US sales of pickup trucks, patient utility vehicles – even minivans – have been on the rise in recent months. Despite the resurgence of these gas-gulping vehicles, the overall mileage of the new vehicles sold in November continued to rise.
According to the University of Michigan Transportation Research Institute, or UMTRI, the typical vehicle sold last month delivered an EPA-rated fuel economy of 24.8 mpg in November, up 0.1 mpg from the revised October figure.
That means the typical new vehicle is now getting about 23% better mileage – a 4.7 mpg average increase, since October 2007, the first month of monitoring by UMTRI, noted lead researchers Michael Sivak and Brandon Schoettle.
The improvements in fuel economy this year have come even as the U.S. auto industry was enjoying its best year since 2007’s economic meltdown – with a resurgence of the light truck market helping drive the boom. Sales last month increased by roughly 8%, with the year expected to end with total sales of around 15.5 million – a more than 50% surge since the industry’s low point during the Great Recession.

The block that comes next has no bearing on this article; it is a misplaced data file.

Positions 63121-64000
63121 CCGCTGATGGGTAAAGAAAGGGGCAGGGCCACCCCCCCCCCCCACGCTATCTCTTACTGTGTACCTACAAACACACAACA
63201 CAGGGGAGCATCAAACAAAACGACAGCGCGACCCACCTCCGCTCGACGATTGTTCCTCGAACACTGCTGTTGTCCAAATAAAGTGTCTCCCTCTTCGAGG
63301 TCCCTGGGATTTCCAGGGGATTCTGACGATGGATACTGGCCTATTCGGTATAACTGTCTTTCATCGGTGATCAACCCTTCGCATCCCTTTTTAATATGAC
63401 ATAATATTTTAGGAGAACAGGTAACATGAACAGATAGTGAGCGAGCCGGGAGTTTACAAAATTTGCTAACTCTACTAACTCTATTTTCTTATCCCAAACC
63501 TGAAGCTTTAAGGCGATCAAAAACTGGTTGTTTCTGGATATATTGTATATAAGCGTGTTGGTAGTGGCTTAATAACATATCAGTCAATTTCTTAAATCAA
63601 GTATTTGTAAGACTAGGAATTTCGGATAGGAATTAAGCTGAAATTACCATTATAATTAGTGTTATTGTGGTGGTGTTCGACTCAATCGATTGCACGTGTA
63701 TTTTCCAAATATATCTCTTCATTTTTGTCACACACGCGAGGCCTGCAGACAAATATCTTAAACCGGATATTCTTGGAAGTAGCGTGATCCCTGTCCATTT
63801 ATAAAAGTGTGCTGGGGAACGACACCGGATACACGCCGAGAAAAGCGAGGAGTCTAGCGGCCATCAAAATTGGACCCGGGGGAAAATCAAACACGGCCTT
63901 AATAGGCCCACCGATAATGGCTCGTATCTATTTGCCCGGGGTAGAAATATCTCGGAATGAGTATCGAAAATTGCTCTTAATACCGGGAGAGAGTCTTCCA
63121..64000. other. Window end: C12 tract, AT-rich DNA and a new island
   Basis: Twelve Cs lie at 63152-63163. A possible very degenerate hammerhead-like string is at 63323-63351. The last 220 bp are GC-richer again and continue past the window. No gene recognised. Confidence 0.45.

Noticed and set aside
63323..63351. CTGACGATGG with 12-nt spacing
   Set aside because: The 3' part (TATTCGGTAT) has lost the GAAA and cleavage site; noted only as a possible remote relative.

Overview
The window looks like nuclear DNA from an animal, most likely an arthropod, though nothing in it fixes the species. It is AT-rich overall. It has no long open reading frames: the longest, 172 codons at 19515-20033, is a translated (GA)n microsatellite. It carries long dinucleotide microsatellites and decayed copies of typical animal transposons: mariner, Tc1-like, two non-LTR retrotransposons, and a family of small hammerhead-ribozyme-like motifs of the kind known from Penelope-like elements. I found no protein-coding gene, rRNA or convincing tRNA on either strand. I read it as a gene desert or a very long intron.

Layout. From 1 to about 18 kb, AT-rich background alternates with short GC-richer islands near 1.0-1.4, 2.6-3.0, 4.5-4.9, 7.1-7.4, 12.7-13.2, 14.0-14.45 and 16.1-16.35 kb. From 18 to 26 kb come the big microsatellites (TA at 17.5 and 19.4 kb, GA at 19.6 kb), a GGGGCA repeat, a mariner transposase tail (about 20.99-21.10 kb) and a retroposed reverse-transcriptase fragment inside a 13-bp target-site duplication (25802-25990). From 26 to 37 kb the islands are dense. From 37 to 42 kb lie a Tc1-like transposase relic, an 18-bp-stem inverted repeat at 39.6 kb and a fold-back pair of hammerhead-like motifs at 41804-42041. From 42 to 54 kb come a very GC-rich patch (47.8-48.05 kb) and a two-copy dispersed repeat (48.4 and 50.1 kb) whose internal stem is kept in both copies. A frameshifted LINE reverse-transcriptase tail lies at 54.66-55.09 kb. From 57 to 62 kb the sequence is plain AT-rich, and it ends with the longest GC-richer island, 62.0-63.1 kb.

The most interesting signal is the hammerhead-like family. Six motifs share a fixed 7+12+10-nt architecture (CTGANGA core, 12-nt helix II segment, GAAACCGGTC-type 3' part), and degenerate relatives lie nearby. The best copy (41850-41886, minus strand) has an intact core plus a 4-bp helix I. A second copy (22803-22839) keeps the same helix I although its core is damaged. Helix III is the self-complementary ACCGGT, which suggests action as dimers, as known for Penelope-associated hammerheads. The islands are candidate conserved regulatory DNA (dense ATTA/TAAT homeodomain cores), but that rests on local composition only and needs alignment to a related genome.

The sales surge has been driven by a steady increase in demand for products across the board, but there’s been a particularly strong revitalization of the pickup truck market – benefiting in particular General Motors, Ford and Chrysler.
But today’s trucks are significantly different from those of just a decade ago. Ford, for example, now sells more V6-power F-Series trucks than those equipped with V-8s. Chrysler launched a new, high-mileage Ram 1500 diesel for 2014 – even winning the coveted Motor Trend Truck of the Year award in the process. Along with these new, higher-mileage powertrains, makers are also moving to cut mass. The new 2014 Range Rover Sport, for example, is about 700 pounds lighter than the model it replaces.